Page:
Monday, October 31, 2011
Let the pumpkins be carved and the innards made in (oh so) delicious pumpkin bread. May the children go door to door begging for the treats that shall rot their teeth. As seen with Bence's post, we here at PORTEmaus enjoy Halloween mostly because of our wee bairns (and it is Lady Funkowitz's favorite holiday) but for the most part, we love sweet sweet candy. All in all, we hope that you have a fantastic Halloween and you should avoid any candy that does not come from a store (we're looking at you, candy apples) or is generic (cheap candy gets an egg to the door, gramps). From all of us here at PORTEmaus, have a safe and fun Halloween. For those visiting the Funkowitz household, we do not believe in generic candy, so do not egg us please.
As always, there can always be too much of a good thing. Case in point:
Skeletons drunk on sugar are always depressing...
In a wonderful celebration of Halloween a few years ago Twincess and another of the many sisters Funkowitz had the idea to gather all of my DVDs that could be categorized roughly into the "horror" genre. We then attempted to pick one of the movies at random every night for the week to two weeks prior. Since then this has become a favorite tradition of mine and the one film festival Twincess and I share equal(sort of) joy in. The main goal here, like anything else is exploration. This happens to be an exploration of horror. I ultimately end up creating the mix of films, which I try to include a healthy mix of new and old and always have a handful of stuff that neither of us have seen. We abandoned the random choosing quickly and I would describe a few choices (gorefest, sci fi monster movie, kid friendly fun scary, atmospheric and so on) and then let Twincess choose.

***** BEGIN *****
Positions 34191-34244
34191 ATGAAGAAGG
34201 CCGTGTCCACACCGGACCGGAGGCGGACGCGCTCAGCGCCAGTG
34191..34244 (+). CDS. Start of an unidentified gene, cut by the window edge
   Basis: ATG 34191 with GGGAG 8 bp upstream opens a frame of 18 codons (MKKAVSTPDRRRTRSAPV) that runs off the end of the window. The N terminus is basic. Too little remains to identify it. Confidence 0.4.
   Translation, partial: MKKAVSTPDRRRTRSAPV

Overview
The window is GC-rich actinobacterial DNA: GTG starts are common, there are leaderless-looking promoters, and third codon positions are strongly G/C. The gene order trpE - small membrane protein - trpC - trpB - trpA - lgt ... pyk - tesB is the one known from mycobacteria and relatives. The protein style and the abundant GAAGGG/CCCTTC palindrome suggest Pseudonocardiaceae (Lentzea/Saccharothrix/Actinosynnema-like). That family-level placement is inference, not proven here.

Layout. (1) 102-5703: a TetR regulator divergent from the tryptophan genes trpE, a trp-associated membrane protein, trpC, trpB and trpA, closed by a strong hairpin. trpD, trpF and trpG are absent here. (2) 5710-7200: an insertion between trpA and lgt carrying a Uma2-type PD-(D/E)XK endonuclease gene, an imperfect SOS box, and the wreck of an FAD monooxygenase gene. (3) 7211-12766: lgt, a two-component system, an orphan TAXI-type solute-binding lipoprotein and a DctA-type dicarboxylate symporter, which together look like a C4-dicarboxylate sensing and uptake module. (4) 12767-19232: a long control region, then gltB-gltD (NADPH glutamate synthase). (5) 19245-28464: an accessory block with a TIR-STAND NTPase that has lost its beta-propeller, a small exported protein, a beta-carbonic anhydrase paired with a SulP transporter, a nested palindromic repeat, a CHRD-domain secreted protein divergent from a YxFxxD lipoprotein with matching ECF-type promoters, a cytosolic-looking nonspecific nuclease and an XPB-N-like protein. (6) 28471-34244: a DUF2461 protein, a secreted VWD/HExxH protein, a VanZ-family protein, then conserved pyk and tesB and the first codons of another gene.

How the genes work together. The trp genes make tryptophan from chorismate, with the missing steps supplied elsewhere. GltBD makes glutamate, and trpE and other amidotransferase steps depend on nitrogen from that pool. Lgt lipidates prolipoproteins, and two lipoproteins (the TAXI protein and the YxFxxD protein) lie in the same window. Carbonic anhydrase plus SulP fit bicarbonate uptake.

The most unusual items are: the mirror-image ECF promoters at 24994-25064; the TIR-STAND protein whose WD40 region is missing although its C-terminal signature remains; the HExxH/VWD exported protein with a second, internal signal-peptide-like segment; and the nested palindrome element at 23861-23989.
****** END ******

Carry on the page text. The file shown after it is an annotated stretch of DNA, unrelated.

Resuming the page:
There have been some steady inclusions, A Tale of Two Sisters from Kim Jee-Won has appeared every year except for this one, and has the honor of being one of the few movies I hear Twincess REQUEST year after year. The Signal was also seen the first two years. Last year saw a stream of films neither of us had seen. We saw House of the Devil, which I felt did not deliver on what could've been an amazing homage to 70's thrillers. It also marked the first time either of us had seen Paranormal Activity, which I felt was a fun if somewhat hollow experience, but I can't imagine anyone having any desire to watch this year after year. The gimmick itself started to grow old by the end of the film. Who knows maybe we will get to part two this year. But unlike Twincess I relish in the journey and discovery involved with cinema. Not everything can be brilliant or scary in this case.
This year I worked a bit harder on the list narrowing it down much more than usual. Here's what I got.
The Mist - Frank Darabont
The Thing - John Carpenter
Monster Squad - Fred Dekker
Trick R' Treat - Michael Dougherty
In The Mouth of Madness - John Carpenter
Videodrome - David Cronenberg
The list is always subject to change, especially with stuff being released all the time. Sharing the holidays with my family is always rewarding, but this tradition so focused on being with loved ones and sharing the experience of horror films is one I look forward to every year. Also, probably the only time I'll get Twincess to watch The Thing and Videodrome.
Have a great Halloween everybody
One last thought - so ....what would you pick?
Thursday, October 27, 2011